What is your communication style?

What is your communication style?

How do you communicate best? How do you receive communication best? And does it even matter?

I think so.

A while back, I decided to research communication styles in the Google. A quick search brought up a lot of articles, but all were about the four basic communication styles: passive, aggressive, passive-aggressive and assertive, or about variations on that theme.

And I’m a master of Google Fu. I have found important stuff by typing the most bizarre things into Google. Like “book about Arthur legend in space,” because I remembered a series I read when I was 14 or 15 that I wanted to find again (The Keltiad for those interested.)

But this time, I was not finding the right words to input. That was not what I was looking for.

So I set it aside.

Then I saw this screenshot series going around by @butchanarchy on twitter, that said:

Tbh the people I’ve known who have been the most rigidly committed to the idea that all hard or important conversations must happen in-person have also been people for whom in-person conversations give them the greatest advantage.

I know that it’s a pretty common position that you’re ethically required to have hard conversations in-person/on the phone rather than in writing but I wonder if anyone who believes that has taken a moment to consider which people that position tends to privilege.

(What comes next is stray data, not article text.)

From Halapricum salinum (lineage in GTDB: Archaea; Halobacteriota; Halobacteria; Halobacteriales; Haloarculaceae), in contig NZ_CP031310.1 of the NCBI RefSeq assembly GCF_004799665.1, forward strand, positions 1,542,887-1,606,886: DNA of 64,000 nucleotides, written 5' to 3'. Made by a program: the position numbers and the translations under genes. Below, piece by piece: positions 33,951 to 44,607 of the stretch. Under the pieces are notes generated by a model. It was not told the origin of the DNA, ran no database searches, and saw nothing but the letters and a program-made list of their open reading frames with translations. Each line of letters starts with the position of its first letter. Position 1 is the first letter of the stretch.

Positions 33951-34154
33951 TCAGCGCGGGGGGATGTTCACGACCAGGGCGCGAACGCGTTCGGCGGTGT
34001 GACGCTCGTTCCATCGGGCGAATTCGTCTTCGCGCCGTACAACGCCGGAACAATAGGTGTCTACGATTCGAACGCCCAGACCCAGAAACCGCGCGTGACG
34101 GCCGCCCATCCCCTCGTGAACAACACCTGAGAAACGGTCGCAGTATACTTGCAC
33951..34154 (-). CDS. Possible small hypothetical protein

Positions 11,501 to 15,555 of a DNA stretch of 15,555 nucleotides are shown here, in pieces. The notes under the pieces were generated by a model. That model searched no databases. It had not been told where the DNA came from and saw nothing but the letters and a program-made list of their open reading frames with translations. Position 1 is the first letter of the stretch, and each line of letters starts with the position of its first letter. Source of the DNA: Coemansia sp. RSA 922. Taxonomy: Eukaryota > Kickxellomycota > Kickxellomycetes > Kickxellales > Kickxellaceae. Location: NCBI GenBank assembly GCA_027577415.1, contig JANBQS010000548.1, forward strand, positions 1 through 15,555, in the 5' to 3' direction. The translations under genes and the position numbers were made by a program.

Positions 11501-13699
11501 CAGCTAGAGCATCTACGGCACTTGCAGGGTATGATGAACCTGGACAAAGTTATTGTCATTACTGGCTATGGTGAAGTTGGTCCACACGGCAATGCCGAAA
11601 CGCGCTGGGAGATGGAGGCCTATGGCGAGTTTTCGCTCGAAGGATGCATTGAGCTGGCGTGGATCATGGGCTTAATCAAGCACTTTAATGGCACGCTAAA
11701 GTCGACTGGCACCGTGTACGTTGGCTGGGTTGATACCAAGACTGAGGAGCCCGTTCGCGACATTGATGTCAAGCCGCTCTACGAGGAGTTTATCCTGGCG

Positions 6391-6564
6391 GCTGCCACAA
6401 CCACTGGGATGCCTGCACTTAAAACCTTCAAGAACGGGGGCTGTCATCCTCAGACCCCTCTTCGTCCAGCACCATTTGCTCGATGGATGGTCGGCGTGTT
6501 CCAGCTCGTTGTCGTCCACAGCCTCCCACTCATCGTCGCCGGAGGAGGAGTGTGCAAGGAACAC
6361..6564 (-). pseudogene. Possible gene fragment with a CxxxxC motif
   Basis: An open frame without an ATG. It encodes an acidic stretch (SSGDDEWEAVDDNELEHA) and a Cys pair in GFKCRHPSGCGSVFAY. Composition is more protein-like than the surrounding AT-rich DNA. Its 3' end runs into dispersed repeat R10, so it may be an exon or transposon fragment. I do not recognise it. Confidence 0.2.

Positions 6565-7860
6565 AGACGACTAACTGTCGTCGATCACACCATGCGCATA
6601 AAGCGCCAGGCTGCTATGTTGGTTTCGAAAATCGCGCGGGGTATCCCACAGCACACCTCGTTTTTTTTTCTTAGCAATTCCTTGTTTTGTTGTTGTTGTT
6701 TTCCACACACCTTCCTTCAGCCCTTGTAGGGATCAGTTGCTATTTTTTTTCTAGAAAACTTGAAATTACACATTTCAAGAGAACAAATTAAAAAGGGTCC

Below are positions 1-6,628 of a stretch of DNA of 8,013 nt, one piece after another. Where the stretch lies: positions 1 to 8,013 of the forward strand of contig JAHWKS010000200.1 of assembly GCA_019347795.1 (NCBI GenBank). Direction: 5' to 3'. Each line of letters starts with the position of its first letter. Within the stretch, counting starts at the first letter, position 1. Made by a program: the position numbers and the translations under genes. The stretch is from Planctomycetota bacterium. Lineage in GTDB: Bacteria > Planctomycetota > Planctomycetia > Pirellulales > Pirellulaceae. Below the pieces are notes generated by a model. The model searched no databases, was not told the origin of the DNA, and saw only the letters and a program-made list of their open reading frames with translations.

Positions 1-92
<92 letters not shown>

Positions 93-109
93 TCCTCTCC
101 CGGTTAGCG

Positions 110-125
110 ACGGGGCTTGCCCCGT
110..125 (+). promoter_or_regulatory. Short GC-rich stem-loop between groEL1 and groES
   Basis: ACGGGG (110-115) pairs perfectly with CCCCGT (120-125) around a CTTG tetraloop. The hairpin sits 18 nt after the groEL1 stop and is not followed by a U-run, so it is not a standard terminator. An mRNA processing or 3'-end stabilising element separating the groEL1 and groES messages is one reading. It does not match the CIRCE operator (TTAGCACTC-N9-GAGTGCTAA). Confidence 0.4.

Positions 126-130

Speaking for myself: I’m autistic. I can have hard conversations in-person, but the only way I can do even that (and hold my boundaries in it rather than just submit to the other person) is if I have a lot of prep time. Otherwise I just get walked all over.

Writing, on the other hand, allows me to really reflect on how I feel and what I want to say. It allows me to have valuable processing time with what the other person says, without the pressure and speed of in-person conflict, which I need to come to a truly genuine response.

There is not an insignificant number of folks who are very socially skilled and good at manipulation who demand all communication be on their terms because they are well aware that their terms make it easier for them to control the conversation and its outcome.

Not saying that all people who prefer hard/important conversations to be in-person are like this. All I’m saying is that the cultural standard we have that says that communication must look a certain way is a distinct advantage for some and a distinct disadvantage for others.

The way I see it is that communication mediums (texts, in-person convos, emails, phone calls, letters, etc.) are value neutral and which one is utilized should be dependent on what best allows all participants to communicate their needs and boundaries honestly and effectively.

You see, I was taught so many rules about communication by others, and I gulped them down, hook, line, and sinker.

For example, have you ever heard the advice “Never go to bed angry”?

I believed it.

That meant that we had to deal with whatever is happening now, no matter how unprepared someone was. No matter if someone was having an awful day and just didn’t have the brain power to keep up. No matter if it was 1:30 am, and one of the people is an early bird who pumpkins at 9pm…(it’s me, I pumpkin at 9pm).

And when I found out that was not only not true, but often WRONG, it made me question a lot of things.

But that was years ago, and suddenly a few days back, there I was, typing ‘communication styles’ into a search engine to see what happened, and being disappointed.

And then, today, inspiration hit.